Snow Bother

Opening up my browser this morning, I see that Britain is ‘braced for Arctic blizzards’. This is standard journalese for ‘There will be some snow.’ Quite why this is so surprising or alarming, I do not know, especially given the climate zone in which we live. There seems to be some duty to set off an alarm bell at the hint of the first flake. I always suspect a ghoulish interest on the part of newspaper editors, who will soon report the fatalities caused when lorries have slewed off the road, and pensioners, deprived of a coal allowance by a cruel government agency, have solidified in their front rooms. Somewhere a freak icicle is waiting to drop through the brains of an innocent bystander (strictly, under-stander), thereby keeping the daily papers in business. Any visitor from (say) Canada must gawp in amazement at the fuss the British headlines make.

Now, as it happens, I don’t like snow very much. White, cold, not (in my book) scenic in the least. I like the mild and lashing rain of autumn or early spring best of all (hot summer days induce in me a torpor I could do without). But living in the South-West – and oh for the North-East again – we don’t suffer much from snow, anyway. I can only think of two occasions in the last twelve years in rural Devon when I have found myself on roads so icy as to be dangerous. Unfortunately, on both occasions, I was on the ‘back road’ to the village, and by the time I realised that I was on a hill covered in sheet ice, I had already committed myself. I let the car lurch from one side of the road, skating gently, all the way down. And the point is that I got home – I wasn’t left stranded.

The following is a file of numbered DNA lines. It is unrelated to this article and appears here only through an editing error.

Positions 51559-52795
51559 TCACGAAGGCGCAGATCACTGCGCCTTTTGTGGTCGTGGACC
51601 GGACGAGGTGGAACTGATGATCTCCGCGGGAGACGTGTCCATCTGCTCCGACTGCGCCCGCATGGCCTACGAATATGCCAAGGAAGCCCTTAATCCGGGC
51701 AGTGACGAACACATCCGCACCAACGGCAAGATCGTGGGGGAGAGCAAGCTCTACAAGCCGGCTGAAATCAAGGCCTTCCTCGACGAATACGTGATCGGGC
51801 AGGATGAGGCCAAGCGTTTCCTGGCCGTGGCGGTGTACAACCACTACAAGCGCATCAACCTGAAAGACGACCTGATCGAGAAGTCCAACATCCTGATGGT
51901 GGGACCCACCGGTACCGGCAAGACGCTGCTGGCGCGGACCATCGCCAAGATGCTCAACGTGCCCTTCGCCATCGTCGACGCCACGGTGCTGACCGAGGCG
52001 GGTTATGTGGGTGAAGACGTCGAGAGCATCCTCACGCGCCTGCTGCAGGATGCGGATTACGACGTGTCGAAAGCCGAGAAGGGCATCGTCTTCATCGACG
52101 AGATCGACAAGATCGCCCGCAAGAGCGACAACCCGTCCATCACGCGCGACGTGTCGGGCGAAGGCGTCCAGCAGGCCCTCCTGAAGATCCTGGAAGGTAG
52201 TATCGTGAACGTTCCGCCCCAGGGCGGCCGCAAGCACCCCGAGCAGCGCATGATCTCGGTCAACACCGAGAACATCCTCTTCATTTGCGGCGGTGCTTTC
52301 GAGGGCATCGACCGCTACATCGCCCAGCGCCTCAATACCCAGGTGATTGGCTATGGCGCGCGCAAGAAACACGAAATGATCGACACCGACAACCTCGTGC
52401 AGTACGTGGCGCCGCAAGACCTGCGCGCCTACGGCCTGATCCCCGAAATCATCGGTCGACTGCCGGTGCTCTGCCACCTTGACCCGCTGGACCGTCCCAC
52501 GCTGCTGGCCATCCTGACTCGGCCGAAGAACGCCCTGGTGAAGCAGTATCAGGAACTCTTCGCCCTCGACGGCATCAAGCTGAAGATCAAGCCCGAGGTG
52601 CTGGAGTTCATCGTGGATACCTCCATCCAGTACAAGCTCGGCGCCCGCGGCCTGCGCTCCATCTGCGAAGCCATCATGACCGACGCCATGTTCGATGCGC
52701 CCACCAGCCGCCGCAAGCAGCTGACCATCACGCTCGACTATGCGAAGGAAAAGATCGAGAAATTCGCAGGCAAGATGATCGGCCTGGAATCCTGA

However, there was once an incident of snow, heavy snow, in the South-West, in 1977. A freak snow-fall in late March cut off Exeter (where I worked) from the outlying villages (where I lived). It was sufficiently unusual as to make the front pages of the national press, where someone was pictured ski-ing down the town’s high street. The effect upon Exonians (and Devonians in general) was quite remarkable. They came out in force to look, as if an alien space-ship had landed. They didn’t loot the shops, but they certainly fortified their larders (did they still have larders then? Probably). They wore a delightedly gormless expression (my students, whose college was closed for a week, were still talking about it some months later).

And yet I, coming from only 400 miles further north, was quite used to it. At school in the 1960s, snow was a regular event, and tobogganing considered a happy sport. My father even built me a toboggan, out of thick plywood and aluminium, which made it super-fast, so super-fast in fact that I fell off and hurt myself. This is doubtless one deep-seated reason why I hate snow (I also have a lousy aim with a snowball).

So: Arctic blizzards for us today, then. These national calamities are brought to us by the same newscasters who have a positive obsession with there being a ‘White Christmas’. Bing Crosby has a lot to answer for. Ever since ‘Holiday Inn’ and all the subsequent films in which he sang this Irving Berlin ditty, Britain has been under the delusion that Christmas ought to come with snow. Most of the news bulletins in mid-December give the meteorologists an extra minute, time enough to say, in a mournful tone, ‘Not much chance of a White Christmas.’ People actually bet on it (the bookies must make a fortune).

One hopes that the same blithely literal interpretation of a popular song does not affect the cliff-visitors in Kent, and that they are not out looking for bluebirds by the sheer chalky drops near Dover, since they (the bluebirds) are the fiction of another American songsmith. Logically, the song meant that we’d lose the war, since Vera Lynn was belting out an impossibility.

Will the Arctic blizzards ever disappear? Tomorrow, just you wait and see.


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